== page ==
So Jeremiah contradicts how Matthew would have the reader take Isaiah. Assyria could repent and could avert judgment. Although God had declared “evil” against Assyria, if Assyria repented then God would not do what He “thought to bring upon it.” There is no reason to think that Assyria is fated to action, and every reason to believe it is not. Does Isaiah ever assume that Assyria is fated? There is nothing in the text to assume so.

Isaiah is not the case of God “ordaining” free will actions insomuch as the president of the United States passing a law forcing people to buy health insurance (on the pain of fines) is not “ordaining” free will actions. This is God using motivations to effect His plans, not magic.

Act 4:27 “For truly against Your holy Servant Jesus, whom You anointed, both Herod and Pontius Pilate, with the Gentiles and the people of Israel, were gathered together
Act 4:28 to do whatever Your hand and Your purpose determined before to be done.

What was “determined before to be done”? Did it require Pilate, Herod, the Gentiles (Romans), or the Jews? If one of those actors were missing, would God’s determined plans have failed? The text does not assume that the plan operated any differently than God’s plan to use the Assyrians. No fatalism necessary. We learn from Jesus that the crucifixion did not have to happen! That God used people to enact His plan is testimony to His power, not fatalism.

This is just another case of God using the motivations of people to make His plans come true.

If Pilate or Herod had repented, Ezekiel 18 states very clearly that God would repent of judgment against them:

Eze 18:21 “But if a wicked man turns from all his sins which he has committed, keeps all My statutes, and does what is lawful and right, he shall surely live; he shall not die.
Eze 18:22 None of the transgressions which he has committed shall be remembered against him; because of the righteousness which he has done, he shall live.

If the Jews or the Gentiles repented, Jeremiah 18 makes it clear that God likewise would not do what He thought He was going to do to them. The message is very consistent throughout the Bible: people do not have to be evil. If they repent, then God repents.

Psa 139:16 Your eyes saw my substance, being yet unformed. And in Your book they all were written, The days fashioned for me, When as yet there were none of them.

This verse is about fetology. That is the immediate context before and after. Matthew doesn’t show that this has anything to do with fate. And because names in the Book of Life can be stricken out (Exo 32:33, Rev 3:5, Rev 22:19), there is no reason to pretend some sort of fatalistic understanding of how this “book” operates. There is every reason to think it is dynamic and responsive to events as they occur.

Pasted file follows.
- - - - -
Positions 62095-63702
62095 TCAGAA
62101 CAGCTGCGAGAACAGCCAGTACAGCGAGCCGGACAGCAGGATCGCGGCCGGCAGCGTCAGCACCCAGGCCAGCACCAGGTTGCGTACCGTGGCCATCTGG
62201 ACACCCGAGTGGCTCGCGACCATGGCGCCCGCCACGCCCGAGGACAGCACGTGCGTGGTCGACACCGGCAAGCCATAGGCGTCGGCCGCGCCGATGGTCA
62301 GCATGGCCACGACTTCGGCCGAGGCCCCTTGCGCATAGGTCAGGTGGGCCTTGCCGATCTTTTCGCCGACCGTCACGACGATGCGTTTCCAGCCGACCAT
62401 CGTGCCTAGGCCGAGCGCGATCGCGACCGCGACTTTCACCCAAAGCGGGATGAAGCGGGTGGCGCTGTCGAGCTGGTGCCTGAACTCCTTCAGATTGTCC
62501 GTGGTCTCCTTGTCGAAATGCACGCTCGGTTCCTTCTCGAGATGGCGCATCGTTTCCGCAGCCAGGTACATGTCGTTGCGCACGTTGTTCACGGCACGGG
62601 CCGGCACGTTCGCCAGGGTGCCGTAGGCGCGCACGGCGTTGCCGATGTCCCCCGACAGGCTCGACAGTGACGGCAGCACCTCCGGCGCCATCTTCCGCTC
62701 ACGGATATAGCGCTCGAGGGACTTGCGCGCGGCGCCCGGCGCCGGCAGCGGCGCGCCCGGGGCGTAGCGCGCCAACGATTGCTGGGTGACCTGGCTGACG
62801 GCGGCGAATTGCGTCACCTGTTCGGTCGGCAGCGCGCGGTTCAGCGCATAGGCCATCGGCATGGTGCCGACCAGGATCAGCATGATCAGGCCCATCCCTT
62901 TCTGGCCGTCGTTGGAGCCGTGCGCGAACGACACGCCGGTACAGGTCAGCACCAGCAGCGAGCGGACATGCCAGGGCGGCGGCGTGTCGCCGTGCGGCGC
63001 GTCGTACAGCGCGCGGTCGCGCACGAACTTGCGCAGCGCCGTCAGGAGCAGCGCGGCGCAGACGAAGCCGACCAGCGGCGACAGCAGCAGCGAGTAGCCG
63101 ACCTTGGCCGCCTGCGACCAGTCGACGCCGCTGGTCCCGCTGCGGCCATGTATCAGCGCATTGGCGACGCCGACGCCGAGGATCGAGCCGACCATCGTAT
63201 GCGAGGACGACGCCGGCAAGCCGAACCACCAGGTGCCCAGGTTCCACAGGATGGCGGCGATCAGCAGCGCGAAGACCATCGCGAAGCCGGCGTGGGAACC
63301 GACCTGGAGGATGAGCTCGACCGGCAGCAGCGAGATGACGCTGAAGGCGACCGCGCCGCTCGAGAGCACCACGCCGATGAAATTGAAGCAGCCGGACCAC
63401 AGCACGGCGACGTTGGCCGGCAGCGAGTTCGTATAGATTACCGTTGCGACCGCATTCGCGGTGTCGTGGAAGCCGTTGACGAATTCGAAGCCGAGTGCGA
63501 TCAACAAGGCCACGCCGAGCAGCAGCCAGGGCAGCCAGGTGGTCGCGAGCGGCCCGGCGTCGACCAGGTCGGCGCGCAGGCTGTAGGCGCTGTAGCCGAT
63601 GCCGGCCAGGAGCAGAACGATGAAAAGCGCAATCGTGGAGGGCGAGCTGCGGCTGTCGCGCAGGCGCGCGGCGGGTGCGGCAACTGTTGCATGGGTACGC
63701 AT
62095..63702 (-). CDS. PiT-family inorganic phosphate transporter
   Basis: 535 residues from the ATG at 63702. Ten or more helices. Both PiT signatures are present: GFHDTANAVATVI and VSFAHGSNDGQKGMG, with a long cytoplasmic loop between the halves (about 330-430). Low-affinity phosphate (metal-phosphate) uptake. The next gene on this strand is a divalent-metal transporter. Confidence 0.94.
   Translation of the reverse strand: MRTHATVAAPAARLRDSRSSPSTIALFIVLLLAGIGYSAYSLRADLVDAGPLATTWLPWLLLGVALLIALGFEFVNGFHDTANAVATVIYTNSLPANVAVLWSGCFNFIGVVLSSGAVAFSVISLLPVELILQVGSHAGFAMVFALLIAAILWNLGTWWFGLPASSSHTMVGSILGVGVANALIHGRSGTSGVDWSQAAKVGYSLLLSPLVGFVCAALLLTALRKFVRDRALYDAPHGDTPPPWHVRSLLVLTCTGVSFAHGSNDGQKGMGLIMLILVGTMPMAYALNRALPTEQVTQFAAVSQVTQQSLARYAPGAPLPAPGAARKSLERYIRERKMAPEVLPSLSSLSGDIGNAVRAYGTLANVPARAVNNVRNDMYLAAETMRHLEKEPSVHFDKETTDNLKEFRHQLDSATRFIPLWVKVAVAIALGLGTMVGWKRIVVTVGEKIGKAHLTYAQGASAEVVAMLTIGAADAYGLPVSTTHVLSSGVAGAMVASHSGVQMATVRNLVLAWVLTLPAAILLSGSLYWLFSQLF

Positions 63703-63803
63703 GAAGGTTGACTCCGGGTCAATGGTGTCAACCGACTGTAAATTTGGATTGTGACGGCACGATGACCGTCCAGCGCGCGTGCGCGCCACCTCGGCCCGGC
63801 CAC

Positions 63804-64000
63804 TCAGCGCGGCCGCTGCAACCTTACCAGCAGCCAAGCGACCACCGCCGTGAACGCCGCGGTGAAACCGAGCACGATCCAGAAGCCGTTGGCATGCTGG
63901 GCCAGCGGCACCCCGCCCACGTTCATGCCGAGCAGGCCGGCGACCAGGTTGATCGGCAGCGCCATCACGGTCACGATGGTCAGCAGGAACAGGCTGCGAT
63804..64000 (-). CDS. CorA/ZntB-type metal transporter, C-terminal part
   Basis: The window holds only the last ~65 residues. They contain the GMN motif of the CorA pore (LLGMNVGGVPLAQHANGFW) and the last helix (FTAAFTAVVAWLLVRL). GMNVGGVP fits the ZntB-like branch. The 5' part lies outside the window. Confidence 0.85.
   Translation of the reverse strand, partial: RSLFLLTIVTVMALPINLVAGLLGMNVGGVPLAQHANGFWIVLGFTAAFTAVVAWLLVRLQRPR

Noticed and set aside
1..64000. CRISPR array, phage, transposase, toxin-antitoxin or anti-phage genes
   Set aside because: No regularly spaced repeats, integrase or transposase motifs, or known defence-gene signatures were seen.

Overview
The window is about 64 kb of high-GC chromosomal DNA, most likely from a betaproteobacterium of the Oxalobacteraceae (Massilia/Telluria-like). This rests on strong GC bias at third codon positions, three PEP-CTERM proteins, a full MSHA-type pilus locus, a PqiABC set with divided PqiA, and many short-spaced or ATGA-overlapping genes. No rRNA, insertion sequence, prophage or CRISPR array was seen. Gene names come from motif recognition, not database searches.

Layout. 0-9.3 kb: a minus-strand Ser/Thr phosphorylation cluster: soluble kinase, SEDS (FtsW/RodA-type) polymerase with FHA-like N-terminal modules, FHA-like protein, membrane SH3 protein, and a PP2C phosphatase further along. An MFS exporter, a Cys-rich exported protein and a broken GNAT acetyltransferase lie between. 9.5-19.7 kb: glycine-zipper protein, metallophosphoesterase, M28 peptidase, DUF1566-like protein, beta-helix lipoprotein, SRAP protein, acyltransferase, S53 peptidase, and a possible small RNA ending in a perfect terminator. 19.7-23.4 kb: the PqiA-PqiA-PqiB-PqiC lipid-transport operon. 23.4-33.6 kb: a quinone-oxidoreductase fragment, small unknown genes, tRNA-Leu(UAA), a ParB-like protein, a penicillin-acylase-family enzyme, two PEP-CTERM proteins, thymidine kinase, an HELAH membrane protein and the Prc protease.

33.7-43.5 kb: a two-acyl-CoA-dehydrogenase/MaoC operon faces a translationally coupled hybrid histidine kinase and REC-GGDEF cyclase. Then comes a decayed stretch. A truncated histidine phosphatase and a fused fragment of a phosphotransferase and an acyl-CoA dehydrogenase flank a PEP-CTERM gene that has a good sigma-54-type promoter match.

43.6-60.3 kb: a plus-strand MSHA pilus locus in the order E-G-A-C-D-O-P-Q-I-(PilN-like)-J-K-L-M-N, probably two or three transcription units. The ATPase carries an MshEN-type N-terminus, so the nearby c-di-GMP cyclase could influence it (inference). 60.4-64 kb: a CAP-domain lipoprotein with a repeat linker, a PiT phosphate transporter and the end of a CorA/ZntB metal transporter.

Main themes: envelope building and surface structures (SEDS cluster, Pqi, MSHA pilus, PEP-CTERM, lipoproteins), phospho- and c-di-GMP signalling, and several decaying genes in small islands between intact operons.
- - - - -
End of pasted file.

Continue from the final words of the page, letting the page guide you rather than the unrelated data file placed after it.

Joh 6:64 But there are some of you who do not believe.” For Jesus knew from the beginning who they were who did not believe, and who would betray Him.

Reading this verse in context gives a very different impression than Matthew would have people believe:

Joh 6:61 When Jesus knew in Himself that His disciples complained about this, He said to them, “Does this offend you?
Joh 6:62 What then if you should see the Son of Man ascend where He was before?
Joh 6:63 It is the Spirit who gives life; the flesh profits nothing. The words that I speak to you are spirit, and they are life.
Joh 6:64 But there are some of you who do not believe.” For Jesus knew from the beginning who they were who did not believe, and who would betray Him.

“When Jesus knew in Himself that His disciples complained about this.” Jesus figured out that his disciples were questioning Jesus’ teaching. “When” Jesus figures this out, Jesus confronts them. Jesus did not always know when the disciples were going to complain or if they would, but when Jesus figures it out then Jesus confronts them. Jesus knew from the beginning of his ministry that his disciples were weak and which ones these were. It does not take omniscience to evaluate your disciples.

In fact, the Bible is clear that Jesus is not “omniscient”:

Mar 13:32 “But of that day and hour no one knows, not even the angels in heaven, nor the Son, but only the Father.

In Matthew’s article on learntheology.com, on his list of verses that prove that God “ordains” human free will action, Matthew imports many wild assumptions that are not supported by the texts nor the context of the texts. Matthew does not in any sense prove his views on “ordaining” but just assumes them. The text of the Bible is unified in opposing Matthew’s view of how God operates. The very texts he quotes often refutes Matthew. His ideas cannot just be assumed onto the text.